VOL. 129 | NO. 87 | Monday, May 5, 2014
Michael Graber & Jocelyn Atkinson
Running on Autopilot?
By MICHAEL GRABER & JOCELYN ATKINSON
With the first quarter behind us, it is time to evaluate your business performance and start assessing the effectiveness of the tactics in your growth strategy. At the end of each quarter it is imperative to run a series of diagnostics to attain a deeper understanding of why the results are what they are, regardless of whether they are positive or negative.
This evaluation and fine tuning helps you stay in touch with the subtle changes of the market and actively road test your strategies. Consistent iteration and fine-tuning will drive better and better results, heading off flat or declining revenue.
Finishing the first quarter and realizing your company is not tracking toward your annual goals is unsettling. Here is some advice for performing up to expectations, before too much of the year has passed.
1. Diagnose – Review your data to identify the problem: are you experiencing attrition, low levels of acquisition, both? Sometimes your best opportunity is re-selling former customers. Find out why they left and what it will take to get them back. Also, take a detached look at marketing investments and ROI to evaluate those customer acquisition efforts.
2. Learn – Survey existing and lost customers to understand the value the believe you offer, why they chose you initially, if your delivering according to expectations and other services they would like you to provide. Audit the competitive landscape to find new players or innovations that may be eroding your market share.
3. Adjust – Review your value proposition to adjust your sales and marketing messages to respond to survey and competitive revelations. Revise your offering or begin developing new products to meet demand and secure a competitive advantage. Prioritize market opportunities and laser focus on the segment with greatest opportunity. Lastly, adjust marketing mix to improve ROI – keeping a vigilant eye on marketing spending allows you to swiftly reallocate investments when metrics drop.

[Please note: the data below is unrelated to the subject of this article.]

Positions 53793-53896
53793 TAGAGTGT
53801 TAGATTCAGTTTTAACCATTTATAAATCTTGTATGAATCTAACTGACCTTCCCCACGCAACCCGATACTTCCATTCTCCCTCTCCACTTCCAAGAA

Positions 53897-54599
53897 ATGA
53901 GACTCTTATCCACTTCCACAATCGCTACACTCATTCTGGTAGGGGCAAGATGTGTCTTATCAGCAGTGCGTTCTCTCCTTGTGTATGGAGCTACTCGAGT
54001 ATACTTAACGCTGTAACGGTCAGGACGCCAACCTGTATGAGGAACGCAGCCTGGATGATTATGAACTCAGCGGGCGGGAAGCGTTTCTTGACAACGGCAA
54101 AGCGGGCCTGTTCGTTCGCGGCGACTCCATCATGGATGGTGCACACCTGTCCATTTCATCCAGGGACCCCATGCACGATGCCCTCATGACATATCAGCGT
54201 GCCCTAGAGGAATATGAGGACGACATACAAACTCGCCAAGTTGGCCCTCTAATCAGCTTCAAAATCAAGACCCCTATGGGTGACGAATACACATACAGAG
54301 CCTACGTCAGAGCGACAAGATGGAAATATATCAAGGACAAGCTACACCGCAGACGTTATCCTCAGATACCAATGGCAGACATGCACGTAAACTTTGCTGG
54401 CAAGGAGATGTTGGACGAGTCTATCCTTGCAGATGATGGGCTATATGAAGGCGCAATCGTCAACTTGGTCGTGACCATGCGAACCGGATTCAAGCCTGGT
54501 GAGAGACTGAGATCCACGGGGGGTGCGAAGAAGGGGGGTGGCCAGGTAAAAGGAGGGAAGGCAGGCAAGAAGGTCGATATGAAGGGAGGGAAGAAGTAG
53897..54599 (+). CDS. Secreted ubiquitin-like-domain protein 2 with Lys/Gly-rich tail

In our experience, setting the strategy and then running the company on autopilot usually does not end well. For one, you need to translate your high-level growth strategy into a tactical action plan, complete with measurable milestones by quarter. These milestones can be events, goals or metrics but the idea is that they give you tangible targets to shoot for outside of just tracking revenue and profitability.
The company and its strategies are like a living organism that needs to adapt and change to the unexpected fluctuations in the market. If your team is not nimble and does not adapt in real-time, the company can quickly lose momentum. When this happens, the first symptom may be lagging revenue, but later this can develop into some of the more serious growth diseases we’ve discussed previously – obsolescence, commoditization and limited innovation opportunities.
Give the company a quarterly physical and then prescribe the actions needed to gain optimum health and success.
Jocelyn Atkinson and Michael Graber run the Southern Growth Studio, a strategic growth firm based in Memphis. Visit www.southerngrowthstudio.com to learn more.